Multidimensional analysis of complex networks

PhD dis­ser­ta­tion abstract

An Australian Virtual Social networkThe analy­sis of Com­plex Net­works turn out to be a very promis­ing field of research, tes­ti­fied by many research projects and works that span dif­fer­ent fields. Until recently, those analy­sis have been usu­ally focused on deeply char­ac­ter­ize a sin­gle aspect of the sys­tem, there­fore a study that con­sid­ers many infor­ma­tive axes along with a net­work evolve is lack­ing.
In this The­sis, we pro­pose a new mul­ti­di­men­sional analy­sis that is able to inspect net­works in the two most impor­tant dimen­sions of a sys­tem, namely space and time. In order to achieve this goal, we stud­ied them sin­gu­larly and inves­ti­gated how the vari­a­tion of the con­sti­tut­ing para­me­ters dri­ves changes to the net­work behav­iour as a whole.

By focus­ing on space dimen­sion, we were able to char­ac­ter­ize spa­tial alter­ation in terms of abstrac­tion lev­els. We pro­pose a novel algo­rithm that, by apply­ing a fuzzi­ness func­tion, can recon­struct net­works under dif­fer­ent level of details. We call this analy­sis tele­scopic as it recalls the mag­ni­fi­ca­tion and reduc­tion process of the lens.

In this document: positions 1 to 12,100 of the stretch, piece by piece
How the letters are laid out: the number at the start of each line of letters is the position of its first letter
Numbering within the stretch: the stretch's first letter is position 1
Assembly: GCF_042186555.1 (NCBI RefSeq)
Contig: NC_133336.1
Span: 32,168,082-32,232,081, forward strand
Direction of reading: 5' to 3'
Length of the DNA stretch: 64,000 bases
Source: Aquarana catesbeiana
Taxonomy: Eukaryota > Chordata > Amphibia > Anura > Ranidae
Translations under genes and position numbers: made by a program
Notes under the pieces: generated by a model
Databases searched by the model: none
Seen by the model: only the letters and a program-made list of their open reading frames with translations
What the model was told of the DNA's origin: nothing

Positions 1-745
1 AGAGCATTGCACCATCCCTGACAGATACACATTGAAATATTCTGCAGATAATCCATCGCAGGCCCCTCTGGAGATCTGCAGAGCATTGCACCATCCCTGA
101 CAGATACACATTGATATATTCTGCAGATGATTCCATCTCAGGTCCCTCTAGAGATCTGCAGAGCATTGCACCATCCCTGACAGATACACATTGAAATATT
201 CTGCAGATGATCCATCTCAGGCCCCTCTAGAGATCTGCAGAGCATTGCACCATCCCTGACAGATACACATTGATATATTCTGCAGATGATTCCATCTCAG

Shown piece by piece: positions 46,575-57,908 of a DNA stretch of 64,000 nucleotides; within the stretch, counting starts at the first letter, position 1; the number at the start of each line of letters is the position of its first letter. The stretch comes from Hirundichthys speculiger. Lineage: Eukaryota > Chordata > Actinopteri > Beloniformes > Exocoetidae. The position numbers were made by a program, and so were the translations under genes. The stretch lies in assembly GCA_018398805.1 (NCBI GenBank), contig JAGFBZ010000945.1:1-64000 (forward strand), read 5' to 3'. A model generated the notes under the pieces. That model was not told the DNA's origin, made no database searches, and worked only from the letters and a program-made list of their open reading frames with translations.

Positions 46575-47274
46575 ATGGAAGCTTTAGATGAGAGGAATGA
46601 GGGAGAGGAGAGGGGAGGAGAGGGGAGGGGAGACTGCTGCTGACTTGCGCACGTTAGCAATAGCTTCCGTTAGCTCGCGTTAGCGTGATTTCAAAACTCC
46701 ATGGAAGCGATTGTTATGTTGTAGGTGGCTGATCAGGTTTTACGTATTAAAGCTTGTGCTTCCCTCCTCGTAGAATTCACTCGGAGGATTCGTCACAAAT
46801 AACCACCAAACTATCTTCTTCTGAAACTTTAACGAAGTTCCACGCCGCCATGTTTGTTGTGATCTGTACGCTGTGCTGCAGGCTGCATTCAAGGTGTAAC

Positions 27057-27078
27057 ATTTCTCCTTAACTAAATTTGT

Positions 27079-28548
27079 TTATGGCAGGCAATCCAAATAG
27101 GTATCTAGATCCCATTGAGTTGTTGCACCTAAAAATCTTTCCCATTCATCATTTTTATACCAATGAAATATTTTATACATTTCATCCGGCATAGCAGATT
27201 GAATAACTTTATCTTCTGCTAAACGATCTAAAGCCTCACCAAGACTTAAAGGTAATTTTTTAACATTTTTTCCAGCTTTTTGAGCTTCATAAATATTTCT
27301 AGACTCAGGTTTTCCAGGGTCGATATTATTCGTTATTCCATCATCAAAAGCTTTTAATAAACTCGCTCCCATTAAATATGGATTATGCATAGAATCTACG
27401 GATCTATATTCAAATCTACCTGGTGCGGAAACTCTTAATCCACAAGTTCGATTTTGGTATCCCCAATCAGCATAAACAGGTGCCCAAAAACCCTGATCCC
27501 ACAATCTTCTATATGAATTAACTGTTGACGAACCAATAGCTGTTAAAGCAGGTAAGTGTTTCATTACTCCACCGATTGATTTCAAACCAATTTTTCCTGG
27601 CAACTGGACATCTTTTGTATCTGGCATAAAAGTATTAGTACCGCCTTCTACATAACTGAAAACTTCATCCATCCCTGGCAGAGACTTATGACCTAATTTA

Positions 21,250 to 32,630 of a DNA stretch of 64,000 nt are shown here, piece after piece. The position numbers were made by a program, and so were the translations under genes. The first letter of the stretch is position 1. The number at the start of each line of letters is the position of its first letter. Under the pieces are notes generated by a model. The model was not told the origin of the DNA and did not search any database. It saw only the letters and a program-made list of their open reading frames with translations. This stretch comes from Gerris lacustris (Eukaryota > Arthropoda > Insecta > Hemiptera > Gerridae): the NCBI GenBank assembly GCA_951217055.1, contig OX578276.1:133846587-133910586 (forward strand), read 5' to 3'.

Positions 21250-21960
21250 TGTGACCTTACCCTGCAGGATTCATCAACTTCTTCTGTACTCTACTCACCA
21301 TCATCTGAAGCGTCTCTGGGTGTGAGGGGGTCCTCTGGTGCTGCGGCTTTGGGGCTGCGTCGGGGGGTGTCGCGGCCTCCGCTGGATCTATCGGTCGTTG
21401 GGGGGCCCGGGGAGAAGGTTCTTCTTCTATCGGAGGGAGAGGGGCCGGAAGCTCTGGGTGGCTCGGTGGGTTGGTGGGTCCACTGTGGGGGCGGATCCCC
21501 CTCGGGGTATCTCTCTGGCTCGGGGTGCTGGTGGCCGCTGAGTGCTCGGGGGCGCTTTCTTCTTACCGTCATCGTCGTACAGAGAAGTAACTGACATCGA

Through this line of research we have suc­cess­fully ver­i­fied that sta­tis­ti­cal indi­ca­tors, that are fre­quently used in many com­plex net­works researches, depends strongly on the gran­u­lar­ity (i.e, the detail level) with which a sys­tem is described and on the class of net­works considered.

We keep fixed the space axes (that is, nodes’ coor­di­nates) and we iso­lated the dynam­ics behind net­works evo­lu­tion process.
In par­tic­u­lar, our goal is to detect new instincts that trig­ger online social net­works uti­liza­tion and spread the adop­tion of novel com­mu­ni­ties. We for­mal­ized this enhanced social net­work evo­lu­tion by adopt­ing new spe­cial nodes, called “sirens” that, thanks to their abil­ity to attract new links, were also able to con­struct effi­cient con­nec­tion pat­terns.
We both sim­u­late the dynam­ics of indi­vid­u­als and sirens by con­sid­er­ing three most known growth mod­els, namely ran­dom, pref­er­en­tial attach­ment and social.

Apply­ing this new frame­work to real and syn­thetic social net­works, we have shown that the sirens, even when used for a lim­ited period of time, effec­tively shrink the time needed to get a net­work in mature state. In order to pro­vide a con­crete con­text of our find­ings, we for­mal­ized the cost of set­ting up such enhance­ment and we pro­vided the best com­bi­na­tions of system’s para­me­ters, such as num­ber of sirens, time span of uti­liza­tion and attrac­tive­ness, which min­i­mize this cost.